When the first C6 ZO6 prototype was shown at the Detroit auto show in 2005, it was displayed beside the newly revised factory race Corvette, the C6.R. While GM officials took pains to highlight the mechanical similarities between the two cars, there was one key area in which the flagship street and competition Vettes continued to diverge: the brand of their tires. The racer was fitted with racing slicks from Michelin, while the production car wore Goodyear F1 EMT run-flats. But unbeknownst to most showgoers, Corvette Chief Engineer Tadge Juechter and company were developing the upcoming 2009 Chevrolet Corvette ZR1 supercar on all-new Michelin rubber.
The switch mirrored an earlier move on the part of Corvette Racing. While the C5-Rs used Goodyears from 1999 through the end of 2003, these tires were dropped after a crushing loss to the Michelin-shod Ferraris at the Corvette's 50th anniversary race at the '03 Le Mans. The team studied the race data and determined that the Michelins provided Ferrari with the winning edge. The 2004 season proved a huge success for the now-Michelin-equipped Vettes, including a class win at Le Mans. So perhaps it was only natural that the Corvette engineering team would look to the French tire maker when developing the ZR1.
When the ZR1 was unveiled in 2007, the big news-besides the massive brakes and 638hp horsepower engine-centered around the car's Zero Pressure (run-flat) Michelins. The new tire received rave reviews from the automotive press, prompting many Corvette owners to seek them out as replacement rubber for their own cars. But while Michelin had released an all-season Zero Pressure tire for the C5 in 2001, the company lacked a comparable offering for the C6.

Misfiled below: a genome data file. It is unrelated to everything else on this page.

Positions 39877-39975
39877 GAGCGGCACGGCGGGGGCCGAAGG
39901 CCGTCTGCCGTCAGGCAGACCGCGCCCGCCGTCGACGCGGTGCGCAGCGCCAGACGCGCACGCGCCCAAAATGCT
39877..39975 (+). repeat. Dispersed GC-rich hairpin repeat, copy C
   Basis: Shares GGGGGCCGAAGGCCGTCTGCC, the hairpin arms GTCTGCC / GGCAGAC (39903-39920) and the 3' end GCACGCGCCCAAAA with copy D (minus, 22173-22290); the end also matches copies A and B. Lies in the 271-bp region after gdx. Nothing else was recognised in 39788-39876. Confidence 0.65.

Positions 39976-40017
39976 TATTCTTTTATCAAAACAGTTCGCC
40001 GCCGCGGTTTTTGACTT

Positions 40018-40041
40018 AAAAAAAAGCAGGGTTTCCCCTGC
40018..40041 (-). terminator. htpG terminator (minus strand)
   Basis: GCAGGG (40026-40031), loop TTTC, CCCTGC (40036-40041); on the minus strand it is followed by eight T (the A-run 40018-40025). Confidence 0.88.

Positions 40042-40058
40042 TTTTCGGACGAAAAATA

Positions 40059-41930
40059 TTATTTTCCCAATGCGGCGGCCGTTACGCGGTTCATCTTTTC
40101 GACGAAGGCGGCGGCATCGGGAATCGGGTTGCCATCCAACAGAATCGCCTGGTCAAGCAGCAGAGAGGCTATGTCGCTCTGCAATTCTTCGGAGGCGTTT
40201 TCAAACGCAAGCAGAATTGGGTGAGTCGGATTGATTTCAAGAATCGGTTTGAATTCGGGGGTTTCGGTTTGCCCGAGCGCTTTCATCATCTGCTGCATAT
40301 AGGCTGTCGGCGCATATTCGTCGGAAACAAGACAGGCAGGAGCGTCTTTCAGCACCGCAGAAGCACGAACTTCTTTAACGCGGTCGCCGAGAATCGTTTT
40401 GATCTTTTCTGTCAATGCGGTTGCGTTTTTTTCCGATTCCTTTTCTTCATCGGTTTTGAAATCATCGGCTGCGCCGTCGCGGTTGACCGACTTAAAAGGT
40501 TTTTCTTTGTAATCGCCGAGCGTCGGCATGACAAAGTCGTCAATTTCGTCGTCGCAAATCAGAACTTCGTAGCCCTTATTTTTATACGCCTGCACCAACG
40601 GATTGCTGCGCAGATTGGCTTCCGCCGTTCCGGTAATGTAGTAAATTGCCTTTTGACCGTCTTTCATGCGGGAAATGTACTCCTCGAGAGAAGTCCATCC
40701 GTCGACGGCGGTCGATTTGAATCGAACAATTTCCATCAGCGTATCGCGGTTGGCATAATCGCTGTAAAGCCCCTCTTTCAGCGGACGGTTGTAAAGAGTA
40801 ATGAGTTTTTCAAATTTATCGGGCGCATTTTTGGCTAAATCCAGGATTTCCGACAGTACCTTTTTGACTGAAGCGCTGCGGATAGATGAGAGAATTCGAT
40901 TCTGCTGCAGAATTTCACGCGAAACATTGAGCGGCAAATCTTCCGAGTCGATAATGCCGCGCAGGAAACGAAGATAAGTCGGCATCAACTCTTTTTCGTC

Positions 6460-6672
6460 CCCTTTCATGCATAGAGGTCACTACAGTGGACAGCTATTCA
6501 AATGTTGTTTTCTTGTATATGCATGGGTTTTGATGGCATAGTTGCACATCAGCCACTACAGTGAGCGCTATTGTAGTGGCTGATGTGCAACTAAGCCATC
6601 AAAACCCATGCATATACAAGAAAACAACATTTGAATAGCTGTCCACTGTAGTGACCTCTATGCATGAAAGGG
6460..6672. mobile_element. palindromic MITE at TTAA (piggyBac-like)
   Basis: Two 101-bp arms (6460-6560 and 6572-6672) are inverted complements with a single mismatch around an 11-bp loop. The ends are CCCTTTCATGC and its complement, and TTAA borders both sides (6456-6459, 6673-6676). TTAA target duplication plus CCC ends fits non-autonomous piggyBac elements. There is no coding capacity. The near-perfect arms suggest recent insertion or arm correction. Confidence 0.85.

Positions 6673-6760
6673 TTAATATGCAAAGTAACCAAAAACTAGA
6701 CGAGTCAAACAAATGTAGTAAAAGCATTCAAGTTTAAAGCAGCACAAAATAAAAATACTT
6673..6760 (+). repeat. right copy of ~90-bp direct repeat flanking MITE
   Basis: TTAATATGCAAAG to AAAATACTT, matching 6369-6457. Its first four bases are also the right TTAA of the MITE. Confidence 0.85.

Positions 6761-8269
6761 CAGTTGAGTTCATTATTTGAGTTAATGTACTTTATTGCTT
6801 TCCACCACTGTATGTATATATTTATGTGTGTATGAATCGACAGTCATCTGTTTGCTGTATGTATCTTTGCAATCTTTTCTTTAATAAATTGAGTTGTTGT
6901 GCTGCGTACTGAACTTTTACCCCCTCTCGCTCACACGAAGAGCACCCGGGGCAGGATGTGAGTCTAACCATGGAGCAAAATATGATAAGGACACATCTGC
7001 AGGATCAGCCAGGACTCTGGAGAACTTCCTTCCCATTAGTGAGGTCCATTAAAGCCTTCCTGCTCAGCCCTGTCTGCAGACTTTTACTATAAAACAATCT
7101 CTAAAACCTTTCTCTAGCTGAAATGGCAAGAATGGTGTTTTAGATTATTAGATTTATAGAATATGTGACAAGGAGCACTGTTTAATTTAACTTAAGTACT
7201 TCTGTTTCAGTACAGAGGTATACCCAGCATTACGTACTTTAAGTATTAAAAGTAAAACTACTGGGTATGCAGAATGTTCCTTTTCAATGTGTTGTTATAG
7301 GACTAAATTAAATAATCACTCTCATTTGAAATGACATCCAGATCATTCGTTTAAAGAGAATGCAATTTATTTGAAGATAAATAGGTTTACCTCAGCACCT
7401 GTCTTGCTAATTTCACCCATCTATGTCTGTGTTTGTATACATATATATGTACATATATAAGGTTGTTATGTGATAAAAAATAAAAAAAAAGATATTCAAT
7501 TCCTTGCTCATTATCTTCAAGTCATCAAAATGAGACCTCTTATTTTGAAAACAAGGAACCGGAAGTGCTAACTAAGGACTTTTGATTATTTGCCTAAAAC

In addition to its 3.1-mile track, the Spring Mountain complex features garages, a spa, a
That changed in 2008, when the Pilot Sport 2 Zero Pressure (PS2ZP) was introduced for both the fifth- and standard sixth-generation Vettes. But much to the surprise of Z06 owners, the PS2ZP still wasn't available in OE sizes for their car. The reason? During extensive testing, it was found that the existing PS2ZP wasn't much better than the Z06's factory rubber. As a result, Michelin decided to suspend the release of the tire until sufficient performance improvements could be effected.
The tire was revamped, and in August Team VETTE was invited to the Spring Mountain Motorsports Ranch to compare the new Z06-sized (275/35 ZR18 and 325/30 ZR19) PS2ZP tire with its OE counterpart. Spring Mountain is located in Pahrump, Nevada, in the southwest corner of Nye County. It's essentially the middle of nowhere-45 miles west of Las Vegas and 60 miles east of Death Valley-which makes it a perfect spot for a racetrack. In addition to its full, 3.1-mile length, the Spring Mountain course can be divided into 1.5-mile upper and 1-mile lower sections.
The Spring Mountain circuit offers students a variety of track layouts to help hone their
Fellows, who was involved in the PS2ZP's development, was on hand to provide driving instr
This cutaway of the new PS2ZP shows the many levels of construction that help the tire per